OK, it's just an illustration. Few will be quite so fortunate. On the other hand, it's not comprehensive either. There are plenty of other deductions and credits we didn't mention. You could have written off up to $3,000 by selling loss-making investments. Your spouse may be able to use a 401(k) deduction as well. There are lots of ways to tweak the numbers.

In this case, you've paid no federal income tax, and meanwhile you've saved $19,000 toward your retirement through Social Security and Medicare, and $53,000 through your 401(k) and IRAs. You've paid most of your accommodation costs (that is, the interest and property taxes on your home), covered your health-care costs and quite a lot of personal expenses through your business account, paid $4,000 toward your child's college costs and had about $2,000 a month left over for cash costs.

Who says GE has all the fun?

Making Work Pay tax credit

There is a tax credit from last year called "Making Work Pay" that has been carrried over this year. Which means another form needs to be filled out, Schedule M.

The Making Work Pay tax credit put some extra cash into most workers' paychecks in 2010. A single taxpayer was eligible for up to $400 last year, while married couples brought home a maximum of $800. Most tax filers are eligible but not everyone.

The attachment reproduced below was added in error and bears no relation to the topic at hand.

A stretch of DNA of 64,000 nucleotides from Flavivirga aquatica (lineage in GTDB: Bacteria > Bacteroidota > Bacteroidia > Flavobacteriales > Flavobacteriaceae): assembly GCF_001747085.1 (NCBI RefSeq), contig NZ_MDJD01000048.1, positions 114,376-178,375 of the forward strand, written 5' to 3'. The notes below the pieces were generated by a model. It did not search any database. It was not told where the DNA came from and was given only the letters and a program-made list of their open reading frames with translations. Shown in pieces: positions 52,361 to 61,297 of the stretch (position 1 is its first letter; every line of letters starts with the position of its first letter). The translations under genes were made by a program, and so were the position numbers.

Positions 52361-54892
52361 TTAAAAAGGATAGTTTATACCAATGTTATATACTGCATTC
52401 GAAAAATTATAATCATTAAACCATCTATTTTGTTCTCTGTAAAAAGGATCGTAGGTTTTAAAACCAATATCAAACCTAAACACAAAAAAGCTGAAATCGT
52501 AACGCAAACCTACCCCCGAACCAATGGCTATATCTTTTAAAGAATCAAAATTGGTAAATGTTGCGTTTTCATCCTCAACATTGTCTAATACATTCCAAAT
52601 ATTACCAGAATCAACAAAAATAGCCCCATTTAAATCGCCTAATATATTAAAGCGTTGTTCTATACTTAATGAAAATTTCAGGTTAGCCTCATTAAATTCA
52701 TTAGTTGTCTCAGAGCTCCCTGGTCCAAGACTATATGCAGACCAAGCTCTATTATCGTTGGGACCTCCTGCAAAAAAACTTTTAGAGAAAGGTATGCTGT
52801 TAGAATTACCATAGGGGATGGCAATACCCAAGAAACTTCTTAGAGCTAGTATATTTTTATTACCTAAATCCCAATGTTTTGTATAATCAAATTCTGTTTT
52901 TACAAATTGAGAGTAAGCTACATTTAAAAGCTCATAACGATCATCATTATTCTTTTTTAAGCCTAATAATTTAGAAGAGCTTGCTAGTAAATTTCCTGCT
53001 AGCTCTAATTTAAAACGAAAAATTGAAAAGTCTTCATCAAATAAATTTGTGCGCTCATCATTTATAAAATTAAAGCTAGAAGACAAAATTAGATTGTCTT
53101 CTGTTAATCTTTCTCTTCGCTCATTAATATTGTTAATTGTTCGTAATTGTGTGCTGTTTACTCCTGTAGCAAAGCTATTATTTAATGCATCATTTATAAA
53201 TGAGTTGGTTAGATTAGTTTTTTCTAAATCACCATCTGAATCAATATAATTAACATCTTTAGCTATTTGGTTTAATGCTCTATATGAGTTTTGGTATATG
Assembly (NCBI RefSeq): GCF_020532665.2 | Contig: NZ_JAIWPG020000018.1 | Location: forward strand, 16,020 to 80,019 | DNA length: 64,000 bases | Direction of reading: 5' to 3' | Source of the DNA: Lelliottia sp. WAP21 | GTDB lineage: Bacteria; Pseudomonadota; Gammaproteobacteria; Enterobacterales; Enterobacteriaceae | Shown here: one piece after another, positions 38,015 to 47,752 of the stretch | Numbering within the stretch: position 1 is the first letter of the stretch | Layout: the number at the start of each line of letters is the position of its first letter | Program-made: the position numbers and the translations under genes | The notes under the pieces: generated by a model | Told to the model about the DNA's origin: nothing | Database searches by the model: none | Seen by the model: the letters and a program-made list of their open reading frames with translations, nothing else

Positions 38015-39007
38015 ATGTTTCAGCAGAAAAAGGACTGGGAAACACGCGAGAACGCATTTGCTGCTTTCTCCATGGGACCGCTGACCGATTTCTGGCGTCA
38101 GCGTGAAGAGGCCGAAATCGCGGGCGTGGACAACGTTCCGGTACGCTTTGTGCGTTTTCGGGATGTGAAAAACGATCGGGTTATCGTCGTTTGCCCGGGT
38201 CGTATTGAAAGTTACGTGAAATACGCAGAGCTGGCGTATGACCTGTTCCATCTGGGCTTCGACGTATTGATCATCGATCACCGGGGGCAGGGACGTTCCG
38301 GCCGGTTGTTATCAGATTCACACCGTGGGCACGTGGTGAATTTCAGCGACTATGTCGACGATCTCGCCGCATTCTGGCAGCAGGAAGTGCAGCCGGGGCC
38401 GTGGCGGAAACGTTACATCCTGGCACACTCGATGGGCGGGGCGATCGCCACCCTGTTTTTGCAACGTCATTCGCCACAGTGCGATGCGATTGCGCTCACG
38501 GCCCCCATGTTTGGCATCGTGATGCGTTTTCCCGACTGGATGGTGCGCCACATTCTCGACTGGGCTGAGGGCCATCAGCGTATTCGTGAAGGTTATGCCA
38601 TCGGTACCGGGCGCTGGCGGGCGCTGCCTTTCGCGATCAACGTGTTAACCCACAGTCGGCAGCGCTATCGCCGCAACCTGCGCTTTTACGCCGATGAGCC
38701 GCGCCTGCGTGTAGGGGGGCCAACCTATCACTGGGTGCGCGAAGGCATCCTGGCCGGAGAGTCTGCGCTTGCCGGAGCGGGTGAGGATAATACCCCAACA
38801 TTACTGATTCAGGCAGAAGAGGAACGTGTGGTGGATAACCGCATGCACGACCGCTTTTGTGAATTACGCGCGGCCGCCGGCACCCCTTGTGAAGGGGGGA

To learn more about it, click here for an article by Bankrate Inc.

For a free consultation, contact me, Elizabeth (tambien hablo español) at 305-860-9903.

Let's simplify your life so you have time to enjoy it!

What Documents You Need to Complete Taxes

Being organized with your tax papers is important for a couple of reasons. Number one it will ensure you file your tax return correctly. Secondly, when you receive that dreaded  IRS letter, your CPA can readily handle it with minimal stress on your end.

This article by MainStreet offers a complete explanation and list of items, receipts and documents to bring.

For a free consultation, contact me, Elizabeth (tambien hablo español) at 305-860-9903.

Let's simplify your life so you have time to enjoy it!

"I Survived an IRS Tax Audit"

This recent new story from shares the personal story from a woman who received a letter from the IRS and was audited even though it regarded her EX husband's business. Notice the trigger points of who is listed first on the tax return and the amount of deductions.

This is where having a CPA can represent you, much like having a lawyer. 

Another helpful tip, with advanced techonology, consider scanning your tax returns and saving a pdf file, especially when you own a business.

Give me a call, let's simplify your life.
Elizabeth 305-860-9903

About Elizabeth

My name is Elizabeth Andrade and I am a Certified Public Accountant with over 30 years experience. Numbers and accounting are my passion.